LONDON, Oct 10 (Reuters) – German government bond yields edged lower on Monday after blasts rocked the Ukrainian capital Kyiv and other major Ukrainian cities, prompting a move into traditional safe-haven assets such as core government bonds.
Large explosions shook Kyiv and other cities on Monday morning in apparent Russian revenge strikes after President Vladimir Putin declared an explosion on the bridge to Crimea to be a terrorist attack.
Weak services data from China, renewed COVID concerns in the country and a set of new export controls introduced by the Biden administration, including a measure to cut off China from certain semiconductor chips, were also weighing on sentiment, according to Mizuho rates strategist Evelyne Gomez-Liechti.
“The Crimean bridge and the explosions really didn’t fit well with risk sentiment,” Gomez-Liechti said.
“Those are the drivers that have probably hurt sentiment and are driving some strength in the bond markets.”
By 0800 GMT, Germany’s 10-year government bond yield, the euro area’s benchmark, was down 3.5 basis points at 2.16%. Bond yields move inversely to prices.
Germany’s 2-year yield was down 8 bps to 1.783%.
US government bond markets are closed on Monday for the Columbus Day holiday.
Euro zone government bond yields had jumped on Friday after strong US jobs data dampened expectations that the Federal Reserve will slow the pace of interest rate hikes.
Nonfarm payrolls increased by 263,000 last month, the US Labor Department said, above expectations of 250,000 in a Reuters poll.
“The accelerating sell-off on Friday underscores how data-sensitive the market remains,” said Commerzbank rates strategist Rainer Guntermann in a note.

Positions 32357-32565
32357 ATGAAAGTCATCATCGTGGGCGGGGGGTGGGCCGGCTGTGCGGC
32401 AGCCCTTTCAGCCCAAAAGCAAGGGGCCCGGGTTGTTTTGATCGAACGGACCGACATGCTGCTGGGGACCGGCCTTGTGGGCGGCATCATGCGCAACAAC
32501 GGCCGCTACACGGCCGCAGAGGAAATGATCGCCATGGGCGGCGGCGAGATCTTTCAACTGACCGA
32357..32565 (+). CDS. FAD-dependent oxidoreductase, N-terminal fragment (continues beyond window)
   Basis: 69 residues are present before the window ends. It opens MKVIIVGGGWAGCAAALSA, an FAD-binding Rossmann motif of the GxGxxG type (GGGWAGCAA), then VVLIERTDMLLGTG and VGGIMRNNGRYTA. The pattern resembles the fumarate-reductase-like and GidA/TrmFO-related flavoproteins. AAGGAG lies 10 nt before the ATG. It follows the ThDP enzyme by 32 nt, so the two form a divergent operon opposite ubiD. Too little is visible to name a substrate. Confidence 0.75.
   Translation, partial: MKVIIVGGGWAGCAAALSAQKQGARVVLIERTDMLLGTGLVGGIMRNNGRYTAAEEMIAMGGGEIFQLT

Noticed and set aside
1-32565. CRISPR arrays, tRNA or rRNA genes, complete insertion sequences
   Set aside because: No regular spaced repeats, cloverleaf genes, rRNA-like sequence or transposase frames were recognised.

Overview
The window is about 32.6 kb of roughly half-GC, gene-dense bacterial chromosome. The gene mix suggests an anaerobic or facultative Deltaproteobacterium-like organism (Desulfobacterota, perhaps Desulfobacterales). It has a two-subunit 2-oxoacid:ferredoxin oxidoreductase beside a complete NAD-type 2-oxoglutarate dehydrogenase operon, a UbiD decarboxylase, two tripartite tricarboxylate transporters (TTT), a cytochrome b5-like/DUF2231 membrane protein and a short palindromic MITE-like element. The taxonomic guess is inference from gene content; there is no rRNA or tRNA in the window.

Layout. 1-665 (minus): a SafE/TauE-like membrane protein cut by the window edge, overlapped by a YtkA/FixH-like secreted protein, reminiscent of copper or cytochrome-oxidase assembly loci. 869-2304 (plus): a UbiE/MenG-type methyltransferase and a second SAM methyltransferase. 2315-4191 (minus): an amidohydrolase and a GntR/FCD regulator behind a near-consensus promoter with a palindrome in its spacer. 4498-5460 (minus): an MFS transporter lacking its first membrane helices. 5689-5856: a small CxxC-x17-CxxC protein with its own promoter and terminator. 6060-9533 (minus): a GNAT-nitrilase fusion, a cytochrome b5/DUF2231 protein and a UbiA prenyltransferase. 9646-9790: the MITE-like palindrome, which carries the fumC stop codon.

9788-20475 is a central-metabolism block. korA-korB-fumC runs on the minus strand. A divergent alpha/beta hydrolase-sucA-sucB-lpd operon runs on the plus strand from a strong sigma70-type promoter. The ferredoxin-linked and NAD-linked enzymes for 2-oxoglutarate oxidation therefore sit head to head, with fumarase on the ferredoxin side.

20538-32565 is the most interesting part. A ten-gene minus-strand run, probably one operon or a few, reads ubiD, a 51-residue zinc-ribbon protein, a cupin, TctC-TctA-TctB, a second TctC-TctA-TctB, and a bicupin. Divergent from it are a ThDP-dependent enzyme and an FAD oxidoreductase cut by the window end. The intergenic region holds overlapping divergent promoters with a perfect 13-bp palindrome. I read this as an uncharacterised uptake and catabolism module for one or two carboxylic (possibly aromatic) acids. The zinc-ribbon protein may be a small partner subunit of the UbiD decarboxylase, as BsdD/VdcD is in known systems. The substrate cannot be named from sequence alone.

Guntermann highlighted that the unemployment rate declined back to a record low which provides “no evidence for the Fed to slacken the fight against inflation”.
Investors were now bracing for key US inflation data on Thursday this week for clues on the size of the next Federal Reserve rate hike next month.
“I think the bar is very high if you want to see the Fed doing anything less than 75bps,” Mizuho’s Gomez-Liechti added.
Money markets are pricing in an over 85% chance of a fourth consecutive 75 basis-point rate hike at the November meeting, according to Refinitiv data.
European Central Bank (ECB) officials have affirmed their commitment to take inflation back down to target, even in the face of a slowing economy.
France’s Francois Villeroy de Galhau said the central bank is engaged in bringing down inflation to 2% in two to three years from now, while Germany’s Joachim Nagel said on Friday that the next policy meetings must send out “clear signals” on reacting on inflation.
In Britain, the Bank of England said it was ready to increase the size of its daily purchases of government bonds to ensure sufficient capacity ahead of the end of its emergency programme to calm recent turmoil in the gilt market which is due to end on Friday.
Britain’s 10-year gilt yield was up 1.5 bps to 4.25%.
(Reporting by Samuel Indyk, editing by Ed Osmond)
This article originally appeared on reuters.com